National Geographic : 1963 Sep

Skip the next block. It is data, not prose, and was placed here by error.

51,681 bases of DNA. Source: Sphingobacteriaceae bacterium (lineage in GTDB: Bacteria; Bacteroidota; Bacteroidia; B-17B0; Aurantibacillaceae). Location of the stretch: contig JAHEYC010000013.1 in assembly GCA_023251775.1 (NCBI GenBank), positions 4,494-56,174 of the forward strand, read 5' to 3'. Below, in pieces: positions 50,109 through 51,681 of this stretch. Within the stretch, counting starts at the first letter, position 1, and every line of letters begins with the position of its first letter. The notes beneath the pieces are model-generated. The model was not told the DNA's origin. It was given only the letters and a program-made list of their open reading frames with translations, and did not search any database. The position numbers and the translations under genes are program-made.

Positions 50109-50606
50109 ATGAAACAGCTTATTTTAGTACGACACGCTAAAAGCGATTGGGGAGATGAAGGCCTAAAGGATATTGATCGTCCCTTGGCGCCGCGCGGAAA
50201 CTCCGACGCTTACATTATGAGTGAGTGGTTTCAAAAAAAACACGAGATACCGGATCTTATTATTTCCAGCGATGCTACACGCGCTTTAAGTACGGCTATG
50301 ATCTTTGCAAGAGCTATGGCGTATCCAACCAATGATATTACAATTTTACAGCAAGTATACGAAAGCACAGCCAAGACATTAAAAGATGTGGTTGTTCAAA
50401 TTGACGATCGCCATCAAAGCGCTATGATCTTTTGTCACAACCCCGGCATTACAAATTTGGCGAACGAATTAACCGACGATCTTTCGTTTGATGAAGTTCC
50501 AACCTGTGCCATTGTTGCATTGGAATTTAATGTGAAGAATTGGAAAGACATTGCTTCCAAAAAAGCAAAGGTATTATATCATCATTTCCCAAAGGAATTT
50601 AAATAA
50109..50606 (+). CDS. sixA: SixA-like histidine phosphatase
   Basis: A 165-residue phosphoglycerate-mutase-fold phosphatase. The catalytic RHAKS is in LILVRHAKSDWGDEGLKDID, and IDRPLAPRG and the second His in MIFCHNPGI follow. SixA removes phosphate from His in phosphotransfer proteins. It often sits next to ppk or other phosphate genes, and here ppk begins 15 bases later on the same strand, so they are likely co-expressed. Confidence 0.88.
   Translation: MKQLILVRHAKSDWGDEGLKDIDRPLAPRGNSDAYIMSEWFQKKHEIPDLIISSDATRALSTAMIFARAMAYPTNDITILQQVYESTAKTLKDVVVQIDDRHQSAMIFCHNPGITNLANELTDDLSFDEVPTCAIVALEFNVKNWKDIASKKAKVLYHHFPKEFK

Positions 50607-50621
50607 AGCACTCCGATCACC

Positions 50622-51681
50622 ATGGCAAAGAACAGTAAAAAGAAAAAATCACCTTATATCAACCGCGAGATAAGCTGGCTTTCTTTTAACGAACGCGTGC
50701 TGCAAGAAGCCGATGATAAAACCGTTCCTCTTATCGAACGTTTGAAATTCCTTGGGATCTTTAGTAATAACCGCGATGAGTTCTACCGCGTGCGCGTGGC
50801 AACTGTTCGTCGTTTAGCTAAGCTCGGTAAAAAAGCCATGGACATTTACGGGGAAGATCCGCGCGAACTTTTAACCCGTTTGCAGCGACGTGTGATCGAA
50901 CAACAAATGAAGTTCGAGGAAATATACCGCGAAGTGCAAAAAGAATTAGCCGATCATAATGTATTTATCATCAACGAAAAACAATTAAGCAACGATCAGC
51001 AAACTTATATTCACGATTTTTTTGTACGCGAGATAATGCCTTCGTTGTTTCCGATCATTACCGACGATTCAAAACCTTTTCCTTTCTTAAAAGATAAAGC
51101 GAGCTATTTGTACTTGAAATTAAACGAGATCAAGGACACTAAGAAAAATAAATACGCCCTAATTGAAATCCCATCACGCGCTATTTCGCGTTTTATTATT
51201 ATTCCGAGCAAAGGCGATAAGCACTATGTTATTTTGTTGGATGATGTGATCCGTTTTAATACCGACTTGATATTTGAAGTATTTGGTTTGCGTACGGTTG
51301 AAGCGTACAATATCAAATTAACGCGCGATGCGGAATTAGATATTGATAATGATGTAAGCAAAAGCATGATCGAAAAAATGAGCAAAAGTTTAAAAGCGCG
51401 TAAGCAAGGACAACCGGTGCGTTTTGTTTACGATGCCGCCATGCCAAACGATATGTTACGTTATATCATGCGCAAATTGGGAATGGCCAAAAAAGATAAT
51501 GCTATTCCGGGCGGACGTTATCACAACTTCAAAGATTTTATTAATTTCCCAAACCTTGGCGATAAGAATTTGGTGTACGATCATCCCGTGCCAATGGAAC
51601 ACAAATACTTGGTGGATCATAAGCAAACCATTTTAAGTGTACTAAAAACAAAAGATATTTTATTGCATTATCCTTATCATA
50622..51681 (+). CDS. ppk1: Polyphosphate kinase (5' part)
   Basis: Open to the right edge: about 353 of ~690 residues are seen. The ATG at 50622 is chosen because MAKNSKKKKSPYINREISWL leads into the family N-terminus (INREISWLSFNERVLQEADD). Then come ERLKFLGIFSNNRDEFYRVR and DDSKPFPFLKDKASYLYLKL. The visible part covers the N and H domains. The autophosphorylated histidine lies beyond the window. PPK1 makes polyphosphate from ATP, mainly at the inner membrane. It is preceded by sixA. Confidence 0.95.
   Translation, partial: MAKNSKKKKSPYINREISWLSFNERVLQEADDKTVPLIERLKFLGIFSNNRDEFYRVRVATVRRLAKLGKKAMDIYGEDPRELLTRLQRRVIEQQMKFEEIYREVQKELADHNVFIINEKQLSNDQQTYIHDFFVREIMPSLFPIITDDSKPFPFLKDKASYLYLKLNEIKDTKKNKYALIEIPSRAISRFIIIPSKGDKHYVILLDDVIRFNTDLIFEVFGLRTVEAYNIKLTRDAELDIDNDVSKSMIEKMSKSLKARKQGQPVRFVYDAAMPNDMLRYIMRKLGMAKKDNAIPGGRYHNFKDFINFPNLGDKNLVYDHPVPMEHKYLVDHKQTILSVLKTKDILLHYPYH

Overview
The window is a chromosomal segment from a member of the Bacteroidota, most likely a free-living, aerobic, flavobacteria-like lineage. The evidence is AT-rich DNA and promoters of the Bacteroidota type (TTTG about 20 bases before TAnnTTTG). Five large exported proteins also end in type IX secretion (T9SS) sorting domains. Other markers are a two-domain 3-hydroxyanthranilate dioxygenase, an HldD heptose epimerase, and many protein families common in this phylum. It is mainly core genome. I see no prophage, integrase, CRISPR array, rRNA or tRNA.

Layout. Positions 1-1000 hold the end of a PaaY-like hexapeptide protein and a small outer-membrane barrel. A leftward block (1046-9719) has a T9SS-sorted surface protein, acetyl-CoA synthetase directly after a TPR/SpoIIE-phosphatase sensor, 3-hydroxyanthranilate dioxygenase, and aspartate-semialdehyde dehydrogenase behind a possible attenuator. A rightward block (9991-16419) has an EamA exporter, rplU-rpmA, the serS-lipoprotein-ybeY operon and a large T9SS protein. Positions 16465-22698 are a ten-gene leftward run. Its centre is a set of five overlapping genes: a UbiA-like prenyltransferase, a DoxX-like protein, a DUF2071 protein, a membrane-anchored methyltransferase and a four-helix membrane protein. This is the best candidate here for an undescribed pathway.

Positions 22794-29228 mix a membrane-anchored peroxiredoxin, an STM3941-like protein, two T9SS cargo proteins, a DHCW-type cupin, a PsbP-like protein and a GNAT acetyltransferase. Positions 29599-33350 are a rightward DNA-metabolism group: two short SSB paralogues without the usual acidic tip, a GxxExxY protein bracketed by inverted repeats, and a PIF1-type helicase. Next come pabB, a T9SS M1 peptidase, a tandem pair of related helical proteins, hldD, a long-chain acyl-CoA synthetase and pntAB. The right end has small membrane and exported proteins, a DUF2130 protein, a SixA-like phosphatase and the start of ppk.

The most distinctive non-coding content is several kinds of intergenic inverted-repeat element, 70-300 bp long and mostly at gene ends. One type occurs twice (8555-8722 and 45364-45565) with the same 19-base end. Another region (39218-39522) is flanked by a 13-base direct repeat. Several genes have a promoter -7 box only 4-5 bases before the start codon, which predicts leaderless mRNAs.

pouched animals is the Tasmanian devil's larger cousin, the Tasmanian wolf. This ex traordinary creature is known variously as marsupial wolf, tiger, hyena, and zebra wolf. Even now it may possibly be written down as "recently extinct." Periodically reports raise hopes; but for the thylacine, as scientists know it, time has practically run out. Settlers Feared the Zebra Wolf Tawny gray with distinctive stripes on lower back and tail base, the marsupial wolf was not often seen even in the days when it was moderately plentiful. Many settlers re garded zebra wolves with superstitious dread, killing them at every opportunity and nailing the heads to barn doors. Early observers marveled at the creature's huge jaws, "opening almost to the ears." Some idea of this is conveyed in the photograph I took of the last one ever kept in captivity (page 395). This male specimen, fed on horse meat and hungry for variety, sidled up to me as I knelt in his cage and slyly attempted to add my leg to his bill of fare. In November, 1945, I led an expedition in search of thylacines into the uninhabited Frenchmans Cap-Jane River area in western Tasmania. Not until early February, 1946, did we find an unmistakable, fresh set of tracks matching the plaster cast we carried. We lost no time setting out a variety of traps, and enclosed two live sheep, a wallaby, and a brush-tail possum in small protective stockades to act as decoys. Then came the tedious jobs of laying scent trails and replacing stale bait such as sheeps' hearts and livers. A whole month elapsed before our thylacine-or another of its kind came by the traps at last. But instead of being held by a paw in the trap, the marauder was evidently gripped by 405 Upside-down Flying Fox Rocks Baby to Sleep Only a keen eye can spot the infant clinging head down, protected by mother's wing. Russet neck fur (left) gives it away. Australia's largest bat, Pteropus poliocephalus has a four-foot wingspread. Traveling in enormous flocks and shrieking like banshees, these creatures can destroy a fruit crop overnight. Haunt of oddities: the rain forest on Mount Glori ous, near Brisbane. Flying foxes, marsupial mice, and squirrel gliders live here among plants almost as strange as themselves. Large leaves at right belong to a poisonous Gympie stinger (Laportea moroides). Hu man skin brushing a leaf de velops a painful rash lasting a week or more. Naturalist Kay Breeden, among the ferns, strings out an almost invisible mist net to capture bats.